Waxlab’s main purpose is to bring sculpting tools similar to those found in professional stand-alone sculpting packages to the Maya Environment. Every tool is filtered through an editable falloff curve and parameters for precise control of surface adjustments. Every parameter and curve can be stored in a user saved preset and recalled as a hotkey assignment, as a brush preset, or as a selection from the preset list.
Leverage WaxLab’s intuitive sculpting ability at any time within the Maya Environment. Switch back and forth between Maya’s internal tool set and WaxLab’s to increase your creative options in both modeling and animation.
By giving WaxLab the ability to work with any topology, the artist is free to concentrate on ideas rather than technical constraints, like using booleaned models, for example. Currently, Waxlab is designed to work with polygonal models, but you can still use polygonal hull subdivision surfaces, which applies sculpting to the hull; please refer to the manual for more info.
A common practice in 3d sculpting is to create high-density meshes for detail and apply that detail as normal maps on low-density meshes. WaxLab’s GeoLink deformer allows geometry of an equal or lesser number of vertices to follow a parent geometry’s shape. With the ability to link multiple meshes together, you can sculpt the detail on the high-poly model while the lower poly version keeps the general shape. When ready, you can map UV’s to your model and create the normal maps.
Refer to the User Guide for more information.
Masking in Waxlab freezes the movement of vertices, completely or a varying amount, from any Waxlab brush. This allows the user to focus on sculpting the unmasked portion of the model while the masked portion remains immune from accidental alterations.
Stenciling is used to transfer the detail of an image onto your sculpture. While overlaying an image in a special perspective camera view, the stencil image influences any brush from WaxLab as it gets applied to a sculpt mesh. By referencing the grayscale, the vertex movement scales with the brightness of the corresponding location in the image, with black being no movement.
An envelope in WaxLab can adjust either the Value and/or Radius over time or distance, relative to the user adjustable curve. Much like what tablet pen pressure mapping can provide, this mimics the ability to control the application of the brush to your sculpture where varying radius and extrusion is desired, without the use of a tablet.
Using a tablet can give the artist more control and precision when sculpting. WaxLab provides tablet support for mapping either Pressure or Tilt to Value, Radius, Spacing and Mask simultaneously, to the Pen or Eraser end. Each mapping can be further refined through adjusting influence type and scale, and when all combined, can provide a wide variety of brush behaviours.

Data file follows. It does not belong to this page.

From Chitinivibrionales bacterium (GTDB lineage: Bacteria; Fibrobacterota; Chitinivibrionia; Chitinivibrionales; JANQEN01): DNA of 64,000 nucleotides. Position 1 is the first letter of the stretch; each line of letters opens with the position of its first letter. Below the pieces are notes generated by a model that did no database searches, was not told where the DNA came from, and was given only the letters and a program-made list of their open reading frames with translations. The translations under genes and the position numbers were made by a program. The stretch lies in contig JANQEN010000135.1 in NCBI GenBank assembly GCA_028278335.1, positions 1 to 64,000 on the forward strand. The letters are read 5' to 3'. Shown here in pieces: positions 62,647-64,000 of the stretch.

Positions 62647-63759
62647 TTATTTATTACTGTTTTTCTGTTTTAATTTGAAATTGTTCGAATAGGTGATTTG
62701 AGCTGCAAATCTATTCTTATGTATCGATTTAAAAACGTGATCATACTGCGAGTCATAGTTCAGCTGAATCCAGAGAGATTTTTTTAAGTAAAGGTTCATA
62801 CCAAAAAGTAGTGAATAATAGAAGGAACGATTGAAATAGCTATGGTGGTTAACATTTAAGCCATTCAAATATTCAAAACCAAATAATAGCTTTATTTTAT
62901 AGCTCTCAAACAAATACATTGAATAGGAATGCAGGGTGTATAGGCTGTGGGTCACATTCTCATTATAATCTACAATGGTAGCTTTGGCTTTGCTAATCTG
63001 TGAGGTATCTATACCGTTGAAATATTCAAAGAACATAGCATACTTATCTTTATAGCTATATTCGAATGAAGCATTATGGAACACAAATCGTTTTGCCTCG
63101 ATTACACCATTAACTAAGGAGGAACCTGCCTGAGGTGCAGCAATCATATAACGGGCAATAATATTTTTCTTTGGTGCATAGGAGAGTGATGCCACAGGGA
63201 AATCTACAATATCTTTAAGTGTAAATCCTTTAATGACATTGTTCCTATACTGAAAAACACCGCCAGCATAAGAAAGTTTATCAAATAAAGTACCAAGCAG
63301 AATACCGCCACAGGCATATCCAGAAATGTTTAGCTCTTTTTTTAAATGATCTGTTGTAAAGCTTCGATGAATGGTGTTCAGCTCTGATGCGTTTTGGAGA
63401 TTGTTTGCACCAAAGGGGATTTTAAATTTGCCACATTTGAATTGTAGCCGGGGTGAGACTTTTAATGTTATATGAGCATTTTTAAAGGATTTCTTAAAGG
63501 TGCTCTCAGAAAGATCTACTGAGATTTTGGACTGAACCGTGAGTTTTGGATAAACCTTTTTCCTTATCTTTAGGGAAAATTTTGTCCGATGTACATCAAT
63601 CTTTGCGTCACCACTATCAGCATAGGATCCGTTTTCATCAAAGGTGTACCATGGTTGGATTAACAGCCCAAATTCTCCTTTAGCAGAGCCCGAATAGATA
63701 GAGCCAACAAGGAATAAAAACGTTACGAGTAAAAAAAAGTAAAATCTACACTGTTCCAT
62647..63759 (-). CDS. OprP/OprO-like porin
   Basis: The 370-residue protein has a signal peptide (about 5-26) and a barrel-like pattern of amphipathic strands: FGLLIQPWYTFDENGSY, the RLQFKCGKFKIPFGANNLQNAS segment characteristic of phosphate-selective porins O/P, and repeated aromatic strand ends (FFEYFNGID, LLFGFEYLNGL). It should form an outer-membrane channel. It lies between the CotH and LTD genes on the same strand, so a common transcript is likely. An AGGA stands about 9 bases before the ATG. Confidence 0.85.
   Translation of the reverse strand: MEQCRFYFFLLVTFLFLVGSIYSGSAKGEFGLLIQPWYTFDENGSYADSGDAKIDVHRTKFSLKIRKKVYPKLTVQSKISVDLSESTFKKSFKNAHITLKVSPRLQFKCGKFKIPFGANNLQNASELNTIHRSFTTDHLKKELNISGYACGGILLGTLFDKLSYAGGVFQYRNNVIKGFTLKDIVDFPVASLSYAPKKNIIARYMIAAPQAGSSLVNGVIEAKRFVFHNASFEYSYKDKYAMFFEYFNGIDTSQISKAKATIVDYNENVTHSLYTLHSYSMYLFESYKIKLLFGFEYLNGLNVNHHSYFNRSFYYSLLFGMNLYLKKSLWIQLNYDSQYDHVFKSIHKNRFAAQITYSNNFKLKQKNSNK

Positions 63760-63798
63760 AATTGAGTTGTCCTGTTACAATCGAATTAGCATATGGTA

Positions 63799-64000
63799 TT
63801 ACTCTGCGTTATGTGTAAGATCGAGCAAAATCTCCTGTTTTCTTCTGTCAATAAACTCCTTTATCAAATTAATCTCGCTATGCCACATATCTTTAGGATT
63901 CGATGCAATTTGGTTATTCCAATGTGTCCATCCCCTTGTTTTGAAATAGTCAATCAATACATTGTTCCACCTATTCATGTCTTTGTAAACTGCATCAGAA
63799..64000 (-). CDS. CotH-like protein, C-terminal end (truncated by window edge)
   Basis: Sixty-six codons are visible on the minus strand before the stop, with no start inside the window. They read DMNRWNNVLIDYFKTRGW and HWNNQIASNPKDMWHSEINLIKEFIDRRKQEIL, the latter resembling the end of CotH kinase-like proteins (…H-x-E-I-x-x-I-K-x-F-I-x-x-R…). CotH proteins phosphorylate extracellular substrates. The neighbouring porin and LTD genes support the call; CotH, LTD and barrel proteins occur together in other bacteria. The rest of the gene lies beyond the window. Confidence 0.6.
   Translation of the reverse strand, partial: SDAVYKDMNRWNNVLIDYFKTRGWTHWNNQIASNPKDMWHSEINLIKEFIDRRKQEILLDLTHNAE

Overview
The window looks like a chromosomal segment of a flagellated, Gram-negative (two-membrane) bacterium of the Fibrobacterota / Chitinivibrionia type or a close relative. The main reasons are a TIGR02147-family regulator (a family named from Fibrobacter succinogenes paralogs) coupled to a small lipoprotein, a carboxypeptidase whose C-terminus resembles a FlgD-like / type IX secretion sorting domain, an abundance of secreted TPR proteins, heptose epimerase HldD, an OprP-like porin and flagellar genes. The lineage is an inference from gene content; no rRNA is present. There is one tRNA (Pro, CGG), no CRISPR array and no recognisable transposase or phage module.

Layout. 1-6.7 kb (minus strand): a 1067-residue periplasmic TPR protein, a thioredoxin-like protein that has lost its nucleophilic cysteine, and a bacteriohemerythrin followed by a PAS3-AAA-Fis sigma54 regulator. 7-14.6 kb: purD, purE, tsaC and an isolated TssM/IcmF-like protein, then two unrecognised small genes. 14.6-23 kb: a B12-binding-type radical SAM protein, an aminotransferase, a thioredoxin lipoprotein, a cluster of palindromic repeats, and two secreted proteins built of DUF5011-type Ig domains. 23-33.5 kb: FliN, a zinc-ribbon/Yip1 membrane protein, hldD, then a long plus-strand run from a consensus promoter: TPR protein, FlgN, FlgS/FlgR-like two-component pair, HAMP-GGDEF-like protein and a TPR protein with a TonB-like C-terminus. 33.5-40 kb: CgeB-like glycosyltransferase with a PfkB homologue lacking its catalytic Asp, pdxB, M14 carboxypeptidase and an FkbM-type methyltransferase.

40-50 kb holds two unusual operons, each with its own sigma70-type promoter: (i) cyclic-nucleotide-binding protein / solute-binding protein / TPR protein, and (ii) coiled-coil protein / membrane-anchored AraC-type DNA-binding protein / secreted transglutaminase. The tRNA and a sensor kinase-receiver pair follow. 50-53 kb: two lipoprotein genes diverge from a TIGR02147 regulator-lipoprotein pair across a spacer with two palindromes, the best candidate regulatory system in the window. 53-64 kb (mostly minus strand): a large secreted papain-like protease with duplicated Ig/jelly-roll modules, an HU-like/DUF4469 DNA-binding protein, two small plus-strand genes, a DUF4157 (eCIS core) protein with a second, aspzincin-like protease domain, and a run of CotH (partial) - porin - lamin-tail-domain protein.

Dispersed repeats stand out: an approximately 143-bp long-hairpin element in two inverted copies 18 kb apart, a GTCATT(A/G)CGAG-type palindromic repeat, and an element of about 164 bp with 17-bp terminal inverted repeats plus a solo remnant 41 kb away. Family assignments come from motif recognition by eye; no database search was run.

A large amount of sculpting is done with reflection on. In WaxLab, operations that deal with reflections have been refined to maintain perfect symmetry throughout the sculpting process. One focus was on the interaction of when two or more reflected influences come within one another’s radius. With soft selection in default Maya, the interaction usually results in a hard edge along the axis of symmetry and displaced edge loops, but with WaxLab, the result is interpolated to provide a smoothed average that maintains the organic feel of sculpting.
Included with Waxlab 3d, this bonus tool allows you to quickly create polygonal terrain from gray-scale height maps as well as exporting edited terrain. Support for high definition 16-bit geotiffs has been added, as well as PGM file types to support in-game height maps like those for Cryengine and so on.
Extrude is an essential and versatile sculpting brush within Waxlab. By default, Extrude moves the vertices in the direction of which the center surface normal is facing, but there are many surface normal options to choose from. To learn more, check out the Vector Override feature.
Bulge translates vertices along their individual normal. By taking into account the falloff curve and that normals change when surrounding vertices do, the results can form a bubble as well as close up seams.
The Pinch brush is typically used to emphasize a hard edge. Like a vertex vacuum, Pinch pulls all the surrounding vertices within its radius towards the center. With the falloff curve effecting the influence, this gives the effect of pinching.
With three tools in one, Grab, Grab-Rotate and Grab-Scale respectively translates, rotates and scales vertices within the radius of the cursor. Much like soft selection in regular Maya but with some key differences; one being the way WaxLab handles the interaction of reflections (see Smooth Reflection Interaction), the other having the tool set of Waxlab, such as smoothing, stenciling and masking at your disposal.
The Flatten brush can be used to create roads on a displaced landscape or a hardening surface like body armor on your character. Flatten brings the vertices, within its radius, together to a common plane while using the falloff curve to determine the influence it has over each vertex.